And so what you have in Congress is, we're the branch that's supposed to authorize war, but what Congress has decided to do is, it wants to criticize, but it neither wants to authorize nor stop what the president is doing. I'm faulting the president for not articulating a clear Syria strategy, but the blame for the unauthorized war is squarely on Congress' shoulders, because it's Congress' job under Article I to do this.
BLITZER: Yes, it's not exactly a profile in courage right now.
KAINE: Absolutely not.
BLITZER: These members are worried about a vote that could be controversial going into the next election, so they'd rather not have to raise their hand or vote yea or nay, for that matter.
I know you're taking leadership on this. Go ahead.
KAINE: But, Wolf, the thing that's so important is, yes, people are afraid of a vote, but we're making people risk their lives. Since we started this war, there have been American hostages executed, then American service members killed, not in direct combat, but who were deployed in the theater.
And now we have the first combat death. If we're going to ask people to risk their lives, we ought to be willing to have a debate and a vote about whether this mission is worth it. And if we're not willing to do that, we shouldn't force 3,700 people and growing to be over there thousands of miles from home risking their lives every day.
BLITZER: Yes, 3, 700 U.S. troops in Iraq right now.
All right, Senator, thanks very much for joining us.
KAINE: Absolutely. Glad to be with you.
BLITZER: Up next: an ominous warning from al Qaeda and ISIS threat of payback. Was the crash of that Russian airliner actually a terror attack?
And Donald Trump slips to second place in a new GOP presidential poll, and now he's taking new swipes at the new front-runner, Dr. Ben Carson.
BLITZER: There are new developments tonight into the investigation of the crash of that Russian airliner in Egypt. A source telling CNN that a heat flash, possibly an explosion, was detected by a U.S. military satellite just before the plane broke up in midair over the Sinai Peninsula.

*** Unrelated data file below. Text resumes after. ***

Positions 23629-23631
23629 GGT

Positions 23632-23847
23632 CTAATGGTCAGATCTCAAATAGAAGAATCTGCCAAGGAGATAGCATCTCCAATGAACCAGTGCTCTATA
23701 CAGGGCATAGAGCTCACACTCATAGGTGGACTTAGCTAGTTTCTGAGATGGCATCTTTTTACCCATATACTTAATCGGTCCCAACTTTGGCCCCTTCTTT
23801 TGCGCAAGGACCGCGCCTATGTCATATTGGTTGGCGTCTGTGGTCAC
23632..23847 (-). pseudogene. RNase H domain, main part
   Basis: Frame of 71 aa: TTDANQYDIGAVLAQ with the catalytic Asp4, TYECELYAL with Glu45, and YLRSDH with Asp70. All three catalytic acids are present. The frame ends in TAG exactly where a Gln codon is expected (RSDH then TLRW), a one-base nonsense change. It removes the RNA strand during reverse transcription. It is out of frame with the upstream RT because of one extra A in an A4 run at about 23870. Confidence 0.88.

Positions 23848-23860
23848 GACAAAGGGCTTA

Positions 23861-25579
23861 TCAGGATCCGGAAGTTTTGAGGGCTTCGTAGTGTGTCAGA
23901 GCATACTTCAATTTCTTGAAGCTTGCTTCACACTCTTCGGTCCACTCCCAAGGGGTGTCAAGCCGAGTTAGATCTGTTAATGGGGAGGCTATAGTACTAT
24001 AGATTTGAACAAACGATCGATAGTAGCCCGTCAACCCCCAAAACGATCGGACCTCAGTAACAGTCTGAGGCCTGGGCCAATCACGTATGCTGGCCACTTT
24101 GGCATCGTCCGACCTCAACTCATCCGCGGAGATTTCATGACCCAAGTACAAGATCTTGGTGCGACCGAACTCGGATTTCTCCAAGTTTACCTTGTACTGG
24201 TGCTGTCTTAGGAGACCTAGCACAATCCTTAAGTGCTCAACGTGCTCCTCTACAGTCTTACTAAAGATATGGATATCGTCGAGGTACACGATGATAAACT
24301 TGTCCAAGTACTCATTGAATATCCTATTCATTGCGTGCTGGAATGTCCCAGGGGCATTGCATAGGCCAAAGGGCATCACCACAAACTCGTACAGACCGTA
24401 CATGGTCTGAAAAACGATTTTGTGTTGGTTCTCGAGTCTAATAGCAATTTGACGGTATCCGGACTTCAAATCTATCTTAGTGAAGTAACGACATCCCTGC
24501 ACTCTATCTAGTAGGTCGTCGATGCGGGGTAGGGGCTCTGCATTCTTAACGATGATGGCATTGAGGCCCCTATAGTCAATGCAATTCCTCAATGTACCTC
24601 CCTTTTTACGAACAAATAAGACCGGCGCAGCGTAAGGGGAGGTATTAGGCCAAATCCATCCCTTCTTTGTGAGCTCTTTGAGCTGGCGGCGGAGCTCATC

[18:30:41] But Russian state media, they are reporting that the victims' bodies don't show signs of an explosive impact.
Let's get some more. Joining us, "The New York Times" Washington correspondent Charlie Savage. He's got a brand-new, very important book that has just come out, entitled "Power Wars: Inside Obama's Post-9/11 Presidency." We're also joined by our CNN terrorism analyst Paul Cruickshank. Guys, thanks very much for joining us.
Charlie, I'll get to your book in a moment, but I want your take on this plane crash. ISIS, al Qaeda, they're warning of retaliation against the Russians for their airstrikes in Syria. You've covered this region extensively. How likely do you believe it could be that some terror group, whether al Qaeda or ISIS or some other terror group, specifically attacked this plane for retaliation against the Russians?
CHARLIE SAVAGE, WASHINGTON CORRESPONDENT, "NEW YORK TIMES": Well, you know, Wolf, I don't want to speculate without more evidence. We want to see what's on those black boxes.
But obviously, the coincidence in timing, with Russia starting to escalate its campaign against ISIS and now this, makes one very suspicious that this could be just the latest sign of how bad things are getting in that part of the world and that, in fact, they're going to get worse before they get better.
BLITZER: Paul, you've studied this region at the same time. It might not be is, but al Qaeda of the Arabian Peninsula, AQAP as it's called, or some other al Qaeda group, al Shabaab. They do have capabilities to put a bomb on a plane, don't they?
PAUL CRUICKSHANK, CNN TERRORISM ANALYST: Absolutely right, Wolf. Al Qaeda in Yemen, as we know, have that capability. We saw that with the underwear bombing attempt over Detroit in 2009, and since then, their master bomb maker, Ibrahim al-Asiri, has been trying to develop new generations of explosive devices, the kind of devices you might be able to get through security at Sharm el-Sheikh Airport.